Franky, Green + Webb (FG+W) are digital experience experts for the cultural sector. They work with galleries, museums and heritage and cultural organisations to help them think about their online audiences and make changes to improve user experience.
“We generate insights that help you make the right decisions at the right times, and pass on knowledge that will see the skills and culture in your organisation grow.”
Here’s how I helped FG+W generate insights for clients including Glasgow Museums, Imperial War Museums, the RAF Museum and the Royal Academy of Engineering through website and visitor experience surveys.
● Survey design
● Website deployment
● Data analysis
● Data visualisation
The right combination
FG+W wanted to learn how people were engaging with their clients’ museum and cultural websites to identify ways that visitor experiences can be improved.
For this kind of research to work, you need to ask the right people the right questions at the right time and analyse the data in the right way.
This requires two things:
1. A deep understanding of the research problem and the sector.
2. A deep understanding of survey design and data analysis.
FG+W already had number one. I brought number two.
To get a complete picture of who was visiting museum websites and how they were engaging with them, FG+W needed to build on data already collected from Google Analytics like demographics, page visits and time spent on pages with data you can’t get from web analytics.
For this, surveys are critical as they get into the mind of the user to find out who they really are, their behaviours and what motivates them. What were they hoping to achieve on their visit? What content do they value? Where else do they go for online content?
Based on the insights FG+W needed to gather about the people behind the webpage clicks, I was able to design a website experience survey that asked the right questions and allowed audiences to be segmented during analysis.
Getting noticed without being a nuisance
If you want to find out what a person thinks about a website or museum, the best way to do it is to ask. A survey lets you do exactly this.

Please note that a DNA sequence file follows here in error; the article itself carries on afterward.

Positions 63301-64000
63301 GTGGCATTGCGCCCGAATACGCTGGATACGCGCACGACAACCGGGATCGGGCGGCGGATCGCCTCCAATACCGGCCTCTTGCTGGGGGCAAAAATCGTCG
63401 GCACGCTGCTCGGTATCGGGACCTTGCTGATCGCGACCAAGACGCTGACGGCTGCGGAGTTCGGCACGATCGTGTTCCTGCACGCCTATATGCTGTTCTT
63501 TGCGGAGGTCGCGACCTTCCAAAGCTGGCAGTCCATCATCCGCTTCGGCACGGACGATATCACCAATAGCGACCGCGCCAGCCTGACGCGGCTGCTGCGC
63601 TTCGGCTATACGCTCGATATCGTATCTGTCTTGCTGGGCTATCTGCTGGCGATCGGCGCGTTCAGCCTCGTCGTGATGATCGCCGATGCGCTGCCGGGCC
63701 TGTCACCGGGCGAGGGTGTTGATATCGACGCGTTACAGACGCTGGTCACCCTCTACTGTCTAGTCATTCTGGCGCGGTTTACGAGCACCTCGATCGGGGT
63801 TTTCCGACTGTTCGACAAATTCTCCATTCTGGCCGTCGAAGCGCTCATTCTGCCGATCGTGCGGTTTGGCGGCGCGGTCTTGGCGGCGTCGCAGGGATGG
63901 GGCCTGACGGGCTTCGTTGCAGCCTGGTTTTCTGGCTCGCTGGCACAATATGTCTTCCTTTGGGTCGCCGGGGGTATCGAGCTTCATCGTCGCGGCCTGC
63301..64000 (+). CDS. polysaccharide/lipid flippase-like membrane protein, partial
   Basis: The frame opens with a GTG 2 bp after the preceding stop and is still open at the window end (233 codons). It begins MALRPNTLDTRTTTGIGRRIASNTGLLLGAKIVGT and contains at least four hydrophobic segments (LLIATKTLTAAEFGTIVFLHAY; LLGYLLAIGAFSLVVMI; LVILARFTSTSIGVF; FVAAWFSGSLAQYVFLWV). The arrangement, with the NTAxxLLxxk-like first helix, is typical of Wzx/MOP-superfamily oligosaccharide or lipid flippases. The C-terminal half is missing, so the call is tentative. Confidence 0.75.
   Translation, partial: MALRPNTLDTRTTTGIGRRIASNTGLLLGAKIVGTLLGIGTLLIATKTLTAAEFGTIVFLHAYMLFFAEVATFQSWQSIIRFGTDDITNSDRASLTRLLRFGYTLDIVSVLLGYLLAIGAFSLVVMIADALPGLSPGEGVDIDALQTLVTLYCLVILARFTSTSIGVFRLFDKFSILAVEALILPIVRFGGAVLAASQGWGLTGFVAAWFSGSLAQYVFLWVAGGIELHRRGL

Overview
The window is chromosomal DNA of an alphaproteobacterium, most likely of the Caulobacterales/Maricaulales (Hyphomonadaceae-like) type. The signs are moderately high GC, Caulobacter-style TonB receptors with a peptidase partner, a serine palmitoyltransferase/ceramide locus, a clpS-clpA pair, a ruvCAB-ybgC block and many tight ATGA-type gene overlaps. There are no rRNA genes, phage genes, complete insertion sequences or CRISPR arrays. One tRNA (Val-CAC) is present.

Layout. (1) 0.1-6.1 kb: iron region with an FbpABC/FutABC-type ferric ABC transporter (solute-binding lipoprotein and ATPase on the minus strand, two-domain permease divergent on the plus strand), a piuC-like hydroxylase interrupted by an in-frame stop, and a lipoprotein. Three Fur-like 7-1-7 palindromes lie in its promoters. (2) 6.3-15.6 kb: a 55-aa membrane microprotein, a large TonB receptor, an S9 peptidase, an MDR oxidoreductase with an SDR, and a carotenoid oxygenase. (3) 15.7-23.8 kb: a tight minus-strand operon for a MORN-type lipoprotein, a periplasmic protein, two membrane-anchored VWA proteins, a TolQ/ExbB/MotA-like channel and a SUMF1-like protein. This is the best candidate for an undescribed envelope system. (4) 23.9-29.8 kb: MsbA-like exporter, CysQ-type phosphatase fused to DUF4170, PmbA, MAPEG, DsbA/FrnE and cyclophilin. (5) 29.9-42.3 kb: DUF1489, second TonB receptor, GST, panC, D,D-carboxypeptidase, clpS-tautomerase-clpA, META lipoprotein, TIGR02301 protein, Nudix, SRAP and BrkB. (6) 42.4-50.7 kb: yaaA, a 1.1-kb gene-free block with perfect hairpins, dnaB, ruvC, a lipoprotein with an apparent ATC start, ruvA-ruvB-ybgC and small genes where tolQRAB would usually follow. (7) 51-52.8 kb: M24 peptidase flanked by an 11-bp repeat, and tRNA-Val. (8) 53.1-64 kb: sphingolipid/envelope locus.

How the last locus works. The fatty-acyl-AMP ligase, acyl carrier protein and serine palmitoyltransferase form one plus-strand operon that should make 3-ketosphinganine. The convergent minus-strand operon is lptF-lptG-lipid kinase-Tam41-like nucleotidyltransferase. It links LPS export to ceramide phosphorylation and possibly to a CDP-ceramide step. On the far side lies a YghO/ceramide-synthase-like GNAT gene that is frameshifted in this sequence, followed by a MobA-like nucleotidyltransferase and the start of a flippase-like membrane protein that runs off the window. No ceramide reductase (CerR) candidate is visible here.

But it’s important that you ask at the right time, otherwise you risk alienating people and ruining the experience. This can either a) send them running in the opposite direction, or b) negatively influence their answers.
To get people to notice and engage with the survey, I use specialist software that presents a survey to a cross-section of website visitors at the right time, without ever feeling intrusive.
This allows us to collect thousands of responses on a client website over the space of a couple of weeks.
What happens in the aftermath of a survey run is every bit as important as the audience responses.
Without proper cleaning, organising and weighting, handing data over to FG+W would be no different to me handing over a year’s worth of receipts in a carrier bag to my accountant and asking him to figure it all out.
Once all of the data was in, I compared analytics data with the survey responses, creating new variables and categories, including a segmentation around motivations for visiting the website.
I then ran full cross-tabulation datasets (big tables cut different ways) to look at the data by different segments, demographics and other categories, with comments coded into key themes.
This all made data easy to digest, for me and FG+W.
From this, I was able to put together a summary of key visualisations in charts and graphs to make findings and significant differences stand out, as well as profiling audience segments to understand how different people experience digital.
FG+W were able to take this insight and quickly turn it into action, carrying out further research, building presentations and running workshops to help clients deliver better digital experiences.